Transient Environments: Colonization, Science and Economic Policies around the Aral Sea (1874-1924)

Niccolo PIANCIOLA

Research output: Other Conference ContributionsConference Paper (other)Other Conference Paperpeer-review

Abstract

Based on archival research in Kazakhstan and Russian archives, the paper will address the changed connectivity of the Aral Sea region between its inclusion in the Tsarist Empire and the early Soviet period. The paper will focus on three intertwined processes: migrations of fishermen from central Russia and the Western Tsarist Empire, the scientific study of the sea, and the construction of
communication lines connecting the region to both the Imperial center and the demographic and economic core of Central Asia. The Aral Sea region was a remote area from both the center of the Tsarist state and the most important economic regions in Tsarist Turkestan. The southern shore of the
sea, inhabited mostly by Qaraqalpaqs, was in the political orbit of the Khivan khanate. Between the late-19th century and World War I, the Aral Sea went through different regimes of fisheries exploitation. After a ten-year period when the monopoly on fishing was held by a private company, Aral fisheries (considered “state property”) were opened to a growing immigrant population. Unlike all other concentrations of colonists from Russia, the colonization around the Aral Sea was not predicated on agriculture due to the aridity of the region and the unstable nature of the Amu and Syr rivers deltas. Migrants, forced or voluntary, were mostly fishermen coming from different areas of the Empire. The paper will outline the interaction between Qaraqalpaqs, Qazaqs, Cossacks, and Russian migrants in the making of a society dependent on exploitation of animal populations. The regional fishing economy changed radically at the beginning of the twentieth century, when the sea could be reached by the railway connecting Turkestan to central Russia. The young geographer Lev Berg led many scientific expeditions to the Aral at this time. The railway powerfully changed the economic geography of the region, pushing the region south of the Aral Sea into an increased marginality, and putting the Qazaq half of the region into direct connection with both the colonial capital (Tashkent), and central Russia. Increased connectivity further developed fisheries exploitation for the Russian market. When market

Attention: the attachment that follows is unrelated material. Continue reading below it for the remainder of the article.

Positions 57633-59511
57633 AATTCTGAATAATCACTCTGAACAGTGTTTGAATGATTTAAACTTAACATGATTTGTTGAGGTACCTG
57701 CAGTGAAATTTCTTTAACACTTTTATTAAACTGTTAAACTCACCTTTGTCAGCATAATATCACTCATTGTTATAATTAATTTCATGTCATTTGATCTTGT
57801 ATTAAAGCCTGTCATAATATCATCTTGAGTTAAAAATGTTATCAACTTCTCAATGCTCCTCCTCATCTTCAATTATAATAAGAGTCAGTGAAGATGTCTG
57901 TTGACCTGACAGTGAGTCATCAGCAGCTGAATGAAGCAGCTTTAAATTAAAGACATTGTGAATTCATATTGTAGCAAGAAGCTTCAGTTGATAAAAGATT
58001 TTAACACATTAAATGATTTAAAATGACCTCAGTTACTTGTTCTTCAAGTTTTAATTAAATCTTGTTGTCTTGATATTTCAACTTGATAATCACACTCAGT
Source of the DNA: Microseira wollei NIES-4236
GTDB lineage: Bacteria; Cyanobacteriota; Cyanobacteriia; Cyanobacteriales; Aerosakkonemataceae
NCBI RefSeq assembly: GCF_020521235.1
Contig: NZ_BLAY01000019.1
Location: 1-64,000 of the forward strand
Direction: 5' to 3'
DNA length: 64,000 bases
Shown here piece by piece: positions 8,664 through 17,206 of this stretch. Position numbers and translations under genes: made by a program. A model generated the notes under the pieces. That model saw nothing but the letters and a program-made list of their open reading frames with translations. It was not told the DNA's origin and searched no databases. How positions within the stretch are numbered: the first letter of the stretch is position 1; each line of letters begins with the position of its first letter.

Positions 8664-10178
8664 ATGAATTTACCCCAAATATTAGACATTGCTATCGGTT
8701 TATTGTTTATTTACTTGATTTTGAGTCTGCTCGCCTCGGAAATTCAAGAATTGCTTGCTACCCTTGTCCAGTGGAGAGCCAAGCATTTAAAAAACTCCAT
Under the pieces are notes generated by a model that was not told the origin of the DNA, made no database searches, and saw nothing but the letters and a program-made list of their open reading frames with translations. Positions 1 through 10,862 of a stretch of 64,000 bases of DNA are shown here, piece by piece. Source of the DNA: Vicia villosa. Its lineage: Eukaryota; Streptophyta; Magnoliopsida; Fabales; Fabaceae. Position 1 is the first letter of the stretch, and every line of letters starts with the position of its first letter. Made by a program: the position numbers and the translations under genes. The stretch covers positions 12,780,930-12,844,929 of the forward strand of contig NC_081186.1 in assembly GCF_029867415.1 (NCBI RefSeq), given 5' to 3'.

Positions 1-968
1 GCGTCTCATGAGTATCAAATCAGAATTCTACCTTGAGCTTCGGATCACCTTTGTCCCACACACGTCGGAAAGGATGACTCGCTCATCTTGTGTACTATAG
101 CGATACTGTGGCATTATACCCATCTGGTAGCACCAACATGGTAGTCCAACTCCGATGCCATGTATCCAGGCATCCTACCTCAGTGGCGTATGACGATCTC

relations were marginalized by World War I, late-Tsarist communication infrastructures reverted to a powerful tool for leveraging the extraction of resources from the region. As in other areas of Turkestan, World War I led to a deep crisis of the colonialization project, with the outmigration of previous immigrants, in a context of famine. During the 1920s, a partial recovery of fishing activity was attempted, with the help, once more, of Lev Berg’s expertise, and was partially successful before the crisis brought by the total collectivization drive during the 1930s.
Original languageEnglish
Publication statusPublished - 27 May 2016
EventEmpires of Water: Water Management and Politics in the Arid Regions of China, Central Eurasia and the Middle East (16th-20th centuries) - Lingnan University, Hong Kong, China
Duration: 26 May 201627 May 2016
https://www.ln.edu.hk/history/conference/wc2016/

Conference

ConferenceEmpires of Water: Water Management and Politics in the Arid Regions of China, Central Eurasia and the Middle East (16th-20th centuries)
CountryChina
CityHong Kong
Period26/05/1627/05/16
Internet address

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